Fantasy Life Online is on its way west soon

Get me away from this real life

One of my favorite video games on the Nintendo 3DS is Fantasy Life from Level-5. Originally an offshoot of Professor Layton’s London Life from Professor Layton and the Last Specter, the RPG life-sim offered players an open-ended approach to saving the world of Reveria from the fallen meteors known as Doomstones. It was a very relaxing game where you could spend an afternoon killing monsters or just working as a craftsperson, building your wealth.

It was such a great experience on the handheld that the news its sequel would be coming exclusively to mobile was a bit of a gut punch. Even more disappointing was the fact that there didn’t seem to be any indication the game would release outside of Japan. The sequel, now called Fantasy Life Online, released in the country back in 2018. But now, it looks like people in our half of the world will finally get to try the game out for themselves.

Fantasy Life Online western release

Today, Fantasy Life Online started its official English closed beta in a small selection of countries, including Australia and Canada. The game is up for pre-registration on Google Play and it’s coming to us from Boltrend Games, which also brought western audiences the surprisingly good Atelier Online: Alchemist of Bressisle over the summer.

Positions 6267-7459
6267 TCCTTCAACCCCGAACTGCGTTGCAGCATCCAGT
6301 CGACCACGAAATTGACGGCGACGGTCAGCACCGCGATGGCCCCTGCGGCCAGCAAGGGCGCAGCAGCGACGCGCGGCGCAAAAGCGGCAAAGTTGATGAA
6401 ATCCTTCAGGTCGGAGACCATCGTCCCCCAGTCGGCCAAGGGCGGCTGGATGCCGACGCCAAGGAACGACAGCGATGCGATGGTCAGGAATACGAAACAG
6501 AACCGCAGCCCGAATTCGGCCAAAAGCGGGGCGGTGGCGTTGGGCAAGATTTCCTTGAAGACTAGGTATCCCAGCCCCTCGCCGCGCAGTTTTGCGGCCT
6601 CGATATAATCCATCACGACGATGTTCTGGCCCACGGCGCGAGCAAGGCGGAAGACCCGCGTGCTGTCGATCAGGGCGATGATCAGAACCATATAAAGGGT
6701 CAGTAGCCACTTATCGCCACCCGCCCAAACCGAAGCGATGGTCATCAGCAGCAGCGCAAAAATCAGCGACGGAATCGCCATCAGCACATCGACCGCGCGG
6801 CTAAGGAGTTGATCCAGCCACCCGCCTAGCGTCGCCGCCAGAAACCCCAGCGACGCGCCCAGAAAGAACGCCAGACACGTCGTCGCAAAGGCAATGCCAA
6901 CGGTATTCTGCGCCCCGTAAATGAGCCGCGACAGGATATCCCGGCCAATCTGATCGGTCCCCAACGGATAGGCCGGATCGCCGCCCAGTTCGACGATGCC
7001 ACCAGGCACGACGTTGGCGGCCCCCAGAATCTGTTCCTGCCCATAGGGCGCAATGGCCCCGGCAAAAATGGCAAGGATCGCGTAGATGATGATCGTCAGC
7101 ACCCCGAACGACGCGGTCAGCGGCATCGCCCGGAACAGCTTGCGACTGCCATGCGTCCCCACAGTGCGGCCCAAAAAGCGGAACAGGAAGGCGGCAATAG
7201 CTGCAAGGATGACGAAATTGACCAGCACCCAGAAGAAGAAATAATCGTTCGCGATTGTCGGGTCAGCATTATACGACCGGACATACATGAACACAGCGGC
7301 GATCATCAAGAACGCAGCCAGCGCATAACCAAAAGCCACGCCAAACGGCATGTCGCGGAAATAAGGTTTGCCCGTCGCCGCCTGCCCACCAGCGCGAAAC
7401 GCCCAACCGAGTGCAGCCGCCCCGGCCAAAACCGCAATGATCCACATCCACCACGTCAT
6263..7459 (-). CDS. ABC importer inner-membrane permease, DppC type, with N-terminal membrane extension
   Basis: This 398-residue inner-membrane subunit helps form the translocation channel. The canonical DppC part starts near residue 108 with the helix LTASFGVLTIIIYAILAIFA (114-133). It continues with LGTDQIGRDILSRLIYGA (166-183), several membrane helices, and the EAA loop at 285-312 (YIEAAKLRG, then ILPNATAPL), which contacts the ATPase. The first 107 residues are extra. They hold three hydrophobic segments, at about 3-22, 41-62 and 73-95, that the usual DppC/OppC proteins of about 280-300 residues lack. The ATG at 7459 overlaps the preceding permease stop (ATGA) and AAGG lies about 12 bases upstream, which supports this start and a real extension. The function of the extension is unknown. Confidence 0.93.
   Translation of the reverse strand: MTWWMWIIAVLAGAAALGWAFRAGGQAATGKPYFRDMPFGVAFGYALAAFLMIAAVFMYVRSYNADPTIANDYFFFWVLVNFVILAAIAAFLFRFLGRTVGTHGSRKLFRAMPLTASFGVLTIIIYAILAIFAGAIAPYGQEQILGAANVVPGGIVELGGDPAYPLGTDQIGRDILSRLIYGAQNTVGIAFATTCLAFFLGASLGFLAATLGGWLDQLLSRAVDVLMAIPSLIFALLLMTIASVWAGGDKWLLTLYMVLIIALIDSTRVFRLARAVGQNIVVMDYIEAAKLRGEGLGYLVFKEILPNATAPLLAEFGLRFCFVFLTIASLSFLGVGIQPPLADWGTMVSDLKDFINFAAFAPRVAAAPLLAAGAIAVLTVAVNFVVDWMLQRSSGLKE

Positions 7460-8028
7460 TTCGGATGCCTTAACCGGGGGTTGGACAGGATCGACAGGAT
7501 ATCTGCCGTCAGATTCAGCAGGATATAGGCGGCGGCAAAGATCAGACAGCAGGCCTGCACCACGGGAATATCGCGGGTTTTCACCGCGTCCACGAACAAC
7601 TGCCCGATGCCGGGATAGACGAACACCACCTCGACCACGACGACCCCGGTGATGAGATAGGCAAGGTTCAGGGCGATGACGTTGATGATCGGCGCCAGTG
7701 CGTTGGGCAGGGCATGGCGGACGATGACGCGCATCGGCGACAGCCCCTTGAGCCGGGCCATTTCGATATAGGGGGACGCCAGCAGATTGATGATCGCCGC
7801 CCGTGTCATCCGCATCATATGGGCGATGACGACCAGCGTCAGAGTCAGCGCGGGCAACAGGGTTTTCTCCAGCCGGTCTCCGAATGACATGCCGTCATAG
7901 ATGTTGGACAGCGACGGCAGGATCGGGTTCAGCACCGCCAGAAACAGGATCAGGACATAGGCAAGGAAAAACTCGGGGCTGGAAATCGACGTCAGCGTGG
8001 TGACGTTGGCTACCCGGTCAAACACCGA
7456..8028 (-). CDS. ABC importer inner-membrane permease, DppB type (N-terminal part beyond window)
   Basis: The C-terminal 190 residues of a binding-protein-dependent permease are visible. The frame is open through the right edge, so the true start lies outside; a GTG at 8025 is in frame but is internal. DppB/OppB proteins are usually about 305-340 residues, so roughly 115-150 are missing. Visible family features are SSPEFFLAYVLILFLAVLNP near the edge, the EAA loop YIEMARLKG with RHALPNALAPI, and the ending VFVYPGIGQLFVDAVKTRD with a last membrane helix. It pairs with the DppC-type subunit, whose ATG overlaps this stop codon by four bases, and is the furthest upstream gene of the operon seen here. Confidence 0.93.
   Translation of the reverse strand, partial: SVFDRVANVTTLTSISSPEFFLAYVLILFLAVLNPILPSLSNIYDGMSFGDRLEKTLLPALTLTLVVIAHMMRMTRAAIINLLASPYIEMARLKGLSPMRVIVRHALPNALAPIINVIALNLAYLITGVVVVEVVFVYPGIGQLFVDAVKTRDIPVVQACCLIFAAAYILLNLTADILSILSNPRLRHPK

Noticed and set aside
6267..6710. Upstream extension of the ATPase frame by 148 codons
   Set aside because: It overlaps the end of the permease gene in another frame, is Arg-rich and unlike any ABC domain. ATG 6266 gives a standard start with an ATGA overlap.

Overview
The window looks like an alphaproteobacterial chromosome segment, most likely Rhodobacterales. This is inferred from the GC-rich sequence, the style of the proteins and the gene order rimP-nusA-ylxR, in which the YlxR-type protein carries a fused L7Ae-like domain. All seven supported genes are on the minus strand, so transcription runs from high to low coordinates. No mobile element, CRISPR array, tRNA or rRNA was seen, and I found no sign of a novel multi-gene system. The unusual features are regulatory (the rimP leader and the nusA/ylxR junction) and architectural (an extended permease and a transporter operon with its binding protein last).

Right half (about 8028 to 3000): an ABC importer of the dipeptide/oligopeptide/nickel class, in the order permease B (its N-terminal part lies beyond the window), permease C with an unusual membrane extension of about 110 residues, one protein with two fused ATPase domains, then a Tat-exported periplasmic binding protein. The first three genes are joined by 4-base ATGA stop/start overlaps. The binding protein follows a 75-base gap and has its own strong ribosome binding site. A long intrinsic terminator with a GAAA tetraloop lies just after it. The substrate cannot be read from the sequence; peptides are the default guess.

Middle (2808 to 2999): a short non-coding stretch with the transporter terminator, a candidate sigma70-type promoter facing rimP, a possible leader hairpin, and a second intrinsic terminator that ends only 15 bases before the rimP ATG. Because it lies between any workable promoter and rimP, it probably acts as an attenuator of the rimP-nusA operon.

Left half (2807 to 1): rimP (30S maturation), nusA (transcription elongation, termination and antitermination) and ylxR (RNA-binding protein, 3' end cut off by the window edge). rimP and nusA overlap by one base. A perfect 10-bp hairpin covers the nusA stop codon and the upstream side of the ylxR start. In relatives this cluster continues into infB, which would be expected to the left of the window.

Like its predecessor, Fantasy Life Online will let players find their own way through the game with 12 different classes to choose from, including tailor, miner, paladin, and alchemist. If you want to kill monsters, you can do that. If you’d rather start a business, that’s an option as well. Players will be able to build up their own village, and they can play solo or with up to three other friends.

I’m excited to see what this is all about, but I’m keeping expectations in check as microtransactions can greatly alter what I know can be a wonderful experience. At least I still have my 3DS copy to fall back on should Fantasy Life Online not meet expectations.

CJ Andriessen
Just what the internet needs: yet another white guy writing about video games.